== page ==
# Heuristics for specific heat capacities of solids

A didactic question publish in The Physics Teacher (http://tpt.aapt.org/resource/1/phteah/v41/i1/p8_s1) asks which will melt more ice: 100g of metal at 100C or 100g of wood at 100C. (The particular metal is not specified. I have paraphrased the question.)

The solution given is that the wood will melt more ice because it has a higher specific heat capacity, but no explanation is given for why wood has the higher heat capacity.

Is there a heuristic that would reliably give you this information? Clearly, the specific heat capacity depends on the number of degrees of freedom per gram of material. Does the wood have a higher heat capacity simply because it is composed mostly of lighter elements? Are there other important considerations for an order-of-magnitude estimate?

The wikipedia article is good (http://en.wikipedia.org/wiki/Heat_capacity) and has tables of specific heats, including both metals and wood. I didn't see something there that completely answers this question, though.

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It's not just order of magnitude--- Dulong Petit is quantitatively ok at room temperature for most solid materials. – Ron Maimon Jun 4 '12 at 6:22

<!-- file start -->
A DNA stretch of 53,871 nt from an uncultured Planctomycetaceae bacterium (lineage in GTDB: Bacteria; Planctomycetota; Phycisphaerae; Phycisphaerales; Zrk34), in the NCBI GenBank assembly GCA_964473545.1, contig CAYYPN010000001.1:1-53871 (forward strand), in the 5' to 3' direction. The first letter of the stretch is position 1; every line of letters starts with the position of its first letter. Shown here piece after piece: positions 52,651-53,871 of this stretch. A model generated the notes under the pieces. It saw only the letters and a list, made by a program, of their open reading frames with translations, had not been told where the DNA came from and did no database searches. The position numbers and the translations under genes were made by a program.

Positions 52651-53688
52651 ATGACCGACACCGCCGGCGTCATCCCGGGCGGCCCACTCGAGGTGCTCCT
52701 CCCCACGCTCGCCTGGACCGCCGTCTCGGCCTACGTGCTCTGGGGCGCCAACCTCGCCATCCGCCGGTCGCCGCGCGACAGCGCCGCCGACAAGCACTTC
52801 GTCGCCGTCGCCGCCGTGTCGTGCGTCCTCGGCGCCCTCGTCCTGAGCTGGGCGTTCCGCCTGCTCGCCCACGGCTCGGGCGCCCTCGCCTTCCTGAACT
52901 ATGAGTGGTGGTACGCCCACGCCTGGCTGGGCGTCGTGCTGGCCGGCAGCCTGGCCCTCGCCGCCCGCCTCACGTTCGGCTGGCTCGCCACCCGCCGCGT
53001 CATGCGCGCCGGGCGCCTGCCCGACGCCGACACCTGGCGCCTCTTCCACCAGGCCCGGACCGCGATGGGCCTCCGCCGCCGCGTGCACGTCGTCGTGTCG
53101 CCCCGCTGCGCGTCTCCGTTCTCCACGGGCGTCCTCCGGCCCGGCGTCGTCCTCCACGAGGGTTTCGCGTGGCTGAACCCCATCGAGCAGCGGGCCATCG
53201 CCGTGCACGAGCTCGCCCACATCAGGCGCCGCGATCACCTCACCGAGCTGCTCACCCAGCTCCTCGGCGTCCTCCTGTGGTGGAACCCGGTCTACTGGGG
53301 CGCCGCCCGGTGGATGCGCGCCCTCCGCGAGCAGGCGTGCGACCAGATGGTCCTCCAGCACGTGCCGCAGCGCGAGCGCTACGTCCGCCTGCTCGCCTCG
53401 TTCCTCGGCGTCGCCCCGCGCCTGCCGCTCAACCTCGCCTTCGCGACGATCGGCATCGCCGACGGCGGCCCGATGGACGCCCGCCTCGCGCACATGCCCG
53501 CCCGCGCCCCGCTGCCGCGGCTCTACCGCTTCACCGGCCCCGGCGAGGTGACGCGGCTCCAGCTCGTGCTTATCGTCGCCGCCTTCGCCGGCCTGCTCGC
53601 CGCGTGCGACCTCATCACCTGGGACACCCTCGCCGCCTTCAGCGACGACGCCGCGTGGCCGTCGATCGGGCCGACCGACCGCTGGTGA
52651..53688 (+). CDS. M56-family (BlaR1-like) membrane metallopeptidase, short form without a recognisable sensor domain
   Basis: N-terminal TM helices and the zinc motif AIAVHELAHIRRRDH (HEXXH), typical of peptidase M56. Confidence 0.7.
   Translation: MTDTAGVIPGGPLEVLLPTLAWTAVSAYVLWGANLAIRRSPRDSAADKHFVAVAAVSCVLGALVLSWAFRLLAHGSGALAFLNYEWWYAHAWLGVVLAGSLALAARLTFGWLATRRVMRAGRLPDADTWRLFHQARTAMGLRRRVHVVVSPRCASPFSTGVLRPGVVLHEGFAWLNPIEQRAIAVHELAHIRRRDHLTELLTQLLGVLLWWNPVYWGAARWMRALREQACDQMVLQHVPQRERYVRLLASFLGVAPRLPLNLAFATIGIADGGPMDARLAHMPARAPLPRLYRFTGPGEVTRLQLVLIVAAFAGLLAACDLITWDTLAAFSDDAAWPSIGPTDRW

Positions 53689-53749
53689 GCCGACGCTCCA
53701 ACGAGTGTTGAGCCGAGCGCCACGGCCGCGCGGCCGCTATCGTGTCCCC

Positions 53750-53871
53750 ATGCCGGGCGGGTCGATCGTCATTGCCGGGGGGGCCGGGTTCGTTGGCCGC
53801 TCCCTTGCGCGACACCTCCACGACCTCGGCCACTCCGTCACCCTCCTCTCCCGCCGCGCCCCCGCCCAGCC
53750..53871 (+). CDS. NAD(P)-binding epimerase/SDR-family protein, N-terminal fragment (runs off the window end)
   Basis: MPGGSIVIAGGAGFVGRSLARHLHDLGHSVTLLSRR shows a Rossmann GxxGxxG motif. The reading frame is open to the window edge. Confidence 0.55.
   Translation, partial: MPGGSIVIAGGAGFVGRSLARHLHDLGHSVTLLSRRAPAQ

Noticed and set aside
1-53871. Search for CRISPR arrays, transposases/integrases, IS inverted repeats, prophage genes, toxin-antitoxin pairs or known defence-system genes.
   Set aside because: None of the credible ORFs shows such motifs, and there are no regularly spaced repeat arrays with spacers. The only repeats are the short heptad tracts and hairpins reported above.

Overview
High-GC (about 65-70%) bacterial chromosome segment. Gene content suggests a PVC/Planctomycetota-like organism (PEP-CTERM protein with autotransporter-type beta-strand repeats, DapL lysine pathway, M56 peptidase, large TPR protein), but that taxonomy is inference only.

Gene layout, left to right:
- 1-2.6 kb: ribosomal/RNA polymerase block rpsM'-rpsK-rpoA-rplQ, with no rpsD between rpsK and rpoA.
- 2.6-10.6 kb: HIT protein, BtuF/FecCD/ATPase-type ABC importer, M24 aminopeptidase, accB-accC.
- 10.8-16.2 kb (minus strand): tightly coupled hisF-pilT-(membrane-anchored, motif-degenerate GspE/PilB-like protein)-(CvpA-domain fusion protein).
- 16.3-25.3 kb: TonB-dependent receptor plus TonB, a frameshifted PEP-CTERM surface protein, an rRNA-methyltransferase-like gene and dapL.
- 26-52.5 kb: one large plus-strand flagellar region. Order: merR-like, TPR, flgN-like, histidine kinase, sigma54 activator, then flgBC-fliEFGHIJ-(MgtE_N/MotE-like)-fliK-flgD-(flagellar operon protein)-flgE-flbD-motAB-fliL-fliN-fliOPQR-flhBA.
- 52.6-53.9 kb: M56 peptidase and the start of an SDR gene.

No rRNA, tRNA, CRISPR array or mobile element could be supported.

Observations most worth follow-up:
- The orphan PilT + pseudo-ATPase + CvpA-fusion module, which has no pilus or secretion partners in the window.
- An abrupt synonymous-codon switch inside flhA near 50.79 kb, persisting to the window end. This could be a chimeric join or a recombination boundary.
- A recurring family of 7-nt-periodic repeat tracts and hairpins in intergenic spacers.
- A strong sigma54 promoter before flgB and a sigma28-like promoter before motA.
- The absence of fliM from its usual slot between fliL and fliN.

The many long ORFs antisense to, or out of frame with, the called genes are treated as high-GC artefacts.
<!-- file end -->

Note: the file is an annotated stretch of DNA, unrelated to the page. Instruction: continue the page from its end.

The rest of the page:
The heuristic is that every atom gives you 3R per mole specific heat (3k per atom). The reason is the equipartition theorem, which is reasonably accurate for solids at room temperature. The amount of energy at temperature T is $.5kT$ for each quadratic term in the Hamiltonian. For an atom, there are three independent kinetic energy quadratic terms, and three independent quadratic potential energy terms (from oscillations relative to other atoms on the approximate springs that connect them). So you get 6 times $.5kT$, or 3kT per atom, or 3R per mole specific heat. This is the Dulong-Petit law.